There’s no point in talking about the cast. Think of any and EVERY cast from a 1970s/80s space opera and then imagine them in the uniforms in the screen shots above and below. The hothead, the leader, the porky one, the young turk, the crusty lecherous doctor, the mysterious (and available!) female, the grizzled captain, the even more grizzled quartermaster. They’re all here and they are all running around, running away, screaming, shouting, shooting, talking, telling us and themselves the plot and its holes while high-fiving each other every time they figure out anything. They are so busy, they needed another movie for themselves on top of this monstrosity. This two-hour-plus monstrosity.
Yes, this garbage is over two hours long. I have broken members of my family watching this film. It just keeps going on and on. And on and on. And on and on. And on! It feels like it will never end. That you’ll be trapped with this hellish story and crazy unlikable cast forever. If it doesn’t kill you, it will leave you in a punch-drunk stupor that could rival most narcotics while its soundtrack lulls you into a bombastic power coma. Oh yes, even Japan had an '80s power metal music era and Odin was not only in the middle of that era, it got one of the most batshit insane bands, Loudness, as frontrunners for the music. Loudness, in this project at least, should really treated like a concept, not a set of music creators. Because the same title track plays more than twice in the film, the lyrics of which make no sense. And the end credit music! Well, it’s probably best to let it wash over you while you drink it down with some bourbon. Holy Christ, if I hadn’t heard it myself, I’d have doubts it could exist naturally. Couple that with a normal spacey-operatic score by Fumitaka Anzai, Hiroshi Miyagawa, Kentaroh Haneda, and Masamichi Amano, and this film has few depths it won’t go to and try and impress me.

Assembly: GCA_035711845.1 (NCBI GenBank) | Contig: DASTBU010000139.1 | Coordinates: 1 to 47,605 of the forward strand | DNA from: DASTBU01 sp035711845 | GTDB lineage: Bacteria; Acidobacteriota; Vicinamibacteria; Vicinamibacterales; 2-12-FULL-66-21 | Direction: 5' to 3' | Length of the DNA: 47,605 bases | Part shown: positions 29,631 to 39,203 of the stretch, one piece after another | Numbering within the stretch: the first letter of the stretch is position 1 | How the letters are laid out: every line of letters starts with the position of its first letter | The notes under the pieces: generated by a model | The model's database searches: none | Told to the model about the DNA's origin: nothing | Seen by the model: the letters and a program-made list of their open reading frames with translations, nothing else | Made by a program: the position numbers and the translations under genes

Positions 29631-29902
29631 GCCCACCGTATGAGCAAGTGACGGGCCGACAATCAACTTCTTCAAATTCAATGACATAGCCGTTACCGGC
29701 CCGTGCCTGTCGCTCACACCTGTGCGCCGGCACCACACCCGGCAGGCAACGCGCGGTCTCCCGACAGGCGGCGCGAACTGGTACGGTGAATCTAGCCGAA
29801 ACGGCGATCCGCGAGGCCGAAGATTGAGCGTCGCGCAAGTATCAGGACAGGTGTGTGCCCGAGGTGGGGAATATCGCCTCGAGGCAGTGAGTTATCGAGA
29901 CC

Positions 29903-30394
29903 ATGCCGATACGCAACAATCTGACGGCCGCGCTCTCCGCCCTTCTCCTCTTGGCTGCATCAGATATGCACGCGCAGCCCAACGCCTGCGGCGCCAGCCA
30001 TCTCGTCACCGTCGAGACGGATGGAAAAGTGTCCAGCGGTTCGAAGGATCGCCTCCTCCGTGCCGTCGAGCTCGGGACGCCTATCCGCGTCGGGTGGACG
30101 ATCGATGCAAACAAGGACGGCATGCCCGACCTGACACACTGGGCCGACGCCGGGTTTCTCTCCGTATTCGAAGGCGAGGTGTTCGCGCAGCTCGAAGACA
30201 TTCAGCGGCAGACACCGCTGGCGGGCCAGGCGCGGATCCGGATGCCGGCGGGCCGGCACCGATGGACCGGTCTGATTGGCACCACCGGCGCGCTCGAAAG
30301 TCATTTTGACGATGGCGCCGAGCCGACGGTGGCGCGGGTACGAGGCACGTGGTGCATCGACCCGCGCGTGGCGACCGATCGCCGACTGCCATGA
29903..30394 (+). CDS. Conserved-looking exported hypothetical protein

The film’s creators deserve the proper credit for finding the greatest voice cast in Japanese entertainment at the time and then sticking them in this atrocity. According to eyewitness reports voice actress Keiko Han, who played the sole female lead, blanks when you bring up the subject of Odin. Though if I were asked to pull off the lines that Miss Han did, I’d go numb from the neck up. Speaking of the cast, the English side of things is legend as we say here in Dublin. The English script, everyone decided, should just go with it and to hell with sorting out meaning, tone, and inflection. They did all the work and then CPM boss John O’Donnell saw the finished product and did the only logical thing: he took a chainsaw to the running time. As if the film couldn’t get any better, O’Donnell made things super awesome by taking out bits in a film struggling with making sense as it was. The story of how Odin arrived in the United States is a legend in its own lunch time. I defer to Anime World Order and Mike Toole of the Internet as to the particulars.